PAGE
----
The following article should serve only as a short introduction to a future, honest discussion over the issue of immigration into Europe. Optimistically (and with the help of commenters), the conversation should evolve into a broader discussion of immigration as a concept, Islam within majority-Muslim states, the moral and practical clashes of Europe and Islam, and perhaps attempts to formulate solutions for how to better accommodate those escaping the horrors of war, disease, famine, and other crises without crumbling our own understandings of culture and society. It is impossible to write an article successfully without defining such key words revolving around this debate, including what exactly we mean by ‘immigration’, or ‘borders’, or ‘values’, or even ‘Islam’. Consequently, each subsection requires a rich dialogue, substantiated by empirical evidence and theory as its bedrock, to act as a checks-and-balance system to such a debate.
Borders are necessary. No borders generates unstructured chaos in both the metaphorical and literal senses. On the other hand, completely open borders would regulate the flow of a dilution of a nation-state. A middle ground must be found within this dilemma; a balance between justice and mercy. The central dialogue over immigration into the West revolves around the competing virtues of justice [for Europe] and mercy [for immigrants]. Arguably, by this point in time, the balance has shifted in favor of mercy, outweighing equity for Europeans. A complex system cannot endure a drastic change so briefly, therefore encumbering the fragility of the European federal system (one that already is far too broad and far too diverse in opinion) would only exacerbate domestic tensions.
Europe makes the following mistake by spreading its arms too wide open: it fails to distinguish between foreigners who understand Europe’s values, and foreigners who have their own set of ethics. The assumption here is that individuals who have lived in states which have not developed functional individual rights (in comparison to Europe) can by some means promptly adhere to European laws without shedding their customs. More so, one must look within these polities, and consider that if they have not been governed well, or governed corruptly, for long periods of time, the very values held collectively are flawed. Thus, how can an individual, originating from an environment with an impaired value structure, simply be relocated to a foreign destination and assume they will coexist accordingly? In what way can Europe know for certain this individual will somehow demonstrate a hidden, but supposedly inherent, inclination towards democracy and whatever freedoms define Western society? To be accepted by Europe does not translate into breathing the same air as Voltaire and Locke (Murray, 2017).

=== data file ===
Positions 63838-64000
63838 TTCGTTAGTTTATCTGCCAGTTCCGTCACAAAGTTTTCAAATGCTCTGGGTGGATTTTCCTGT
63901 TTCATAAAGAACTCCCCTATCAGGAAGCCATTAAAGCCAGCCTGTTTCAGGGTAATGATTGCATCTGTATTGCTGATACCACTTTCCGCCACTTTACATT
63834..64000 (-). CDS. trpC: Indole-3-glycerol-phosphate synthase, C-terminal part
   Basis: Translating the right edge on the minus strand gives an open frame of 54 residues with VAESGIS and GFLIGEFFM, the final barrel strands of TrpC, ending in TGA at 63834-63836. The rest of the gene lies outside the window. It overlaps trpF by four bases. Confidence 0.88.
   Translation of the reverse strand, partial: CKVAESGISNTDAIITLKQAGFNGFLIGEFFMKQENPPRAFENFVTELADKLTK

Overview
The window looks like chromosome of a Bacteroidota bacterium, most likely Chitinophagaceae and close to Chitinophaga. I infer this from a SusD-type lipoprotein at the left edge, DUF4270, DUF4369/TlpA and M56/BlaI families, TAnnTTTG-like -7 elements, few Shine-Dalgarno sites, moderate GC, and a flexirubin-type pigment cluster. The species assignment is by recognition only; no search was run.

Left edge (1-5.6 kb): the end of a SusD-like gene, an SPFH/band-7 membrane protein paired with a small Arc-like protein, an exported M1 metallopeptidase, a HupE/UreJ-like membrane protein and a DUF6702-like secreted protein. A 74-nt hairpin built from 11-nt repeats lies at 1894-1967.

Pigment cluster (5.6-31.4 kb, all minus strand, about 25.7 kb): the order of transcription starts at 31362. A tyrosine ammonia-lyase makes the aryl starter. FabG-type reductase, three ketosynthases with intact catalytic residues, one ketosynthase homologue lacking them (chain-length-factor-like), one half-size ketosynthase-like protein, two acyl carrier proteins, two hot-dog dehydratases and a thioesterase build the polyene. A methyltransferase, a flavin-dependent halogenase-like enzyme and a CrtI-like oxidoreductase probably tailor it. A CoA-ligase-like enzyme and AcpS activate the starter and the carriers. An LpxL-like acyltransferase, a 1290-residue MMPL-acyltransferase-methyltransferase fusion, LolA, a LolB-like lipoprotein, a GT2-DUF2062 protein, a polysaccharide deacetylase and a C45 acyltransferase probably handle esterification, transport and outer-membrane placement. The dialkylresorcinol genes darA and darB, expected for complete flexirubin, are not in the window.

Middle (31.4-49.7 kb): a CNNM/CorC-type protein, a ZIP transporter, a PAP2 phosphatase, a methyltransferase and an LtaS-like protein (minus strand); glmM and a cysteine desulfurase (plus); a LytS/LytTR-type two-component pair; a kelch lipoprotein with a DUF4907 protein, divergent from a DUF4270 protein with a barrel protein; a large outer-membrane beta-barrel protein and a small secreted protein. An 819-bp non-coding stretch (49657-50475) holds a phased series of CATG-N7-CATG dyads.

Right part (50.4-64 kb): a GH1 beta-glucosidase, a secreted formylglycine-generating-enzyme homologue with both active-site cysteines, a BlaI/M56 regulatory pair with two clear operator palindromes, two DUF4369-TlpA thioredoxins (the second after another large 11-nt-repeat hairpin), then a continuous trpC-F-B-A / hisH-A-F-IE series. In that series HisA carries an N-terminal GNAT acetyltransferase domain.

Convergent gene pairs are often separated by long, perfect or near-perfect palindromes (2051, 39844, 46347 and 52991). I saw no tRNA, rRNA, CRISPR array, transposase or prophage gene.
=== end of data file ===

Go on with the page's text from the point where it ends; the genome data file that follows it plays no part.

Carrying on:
A shift in perspective is required. The long list of terror attacks in Europe the past years were carried out under one banner, and despite the debate over Islam’s radical nature or not, these attacks are not a result of a Western failure to properly formulate integration policy. Of course almost all these attacks were not perpetrated by immigrants. Of course almost all these immigrants are escaping horrors foreign to Europe. But what about underlying sympathies for the terrorists’ motives? What about the reactions in both Europe and the Muslim world to the attacks? These questions reveal far more about the conflict of values between both ‘blocs’. For instance, as a counterfactual scenario, what would be the retaliatory response by the Middle East or Islamic African nation-states if ‘radical’ Christians perpetrated such heinous attacks in their states? It would be a disservice to those discriminated by the authority of such states to suggest these states would simply criticize the adherents of ‘radical’ Christianity and adopt a multicultural public image, as Europe has done. Moreover, one should look at the Muslim response within Europe to such atrocities, such as one in four Muslims within the UK having sympathy towards the perpetrators of the Charlie Hebdo attacks (Saul, 2015).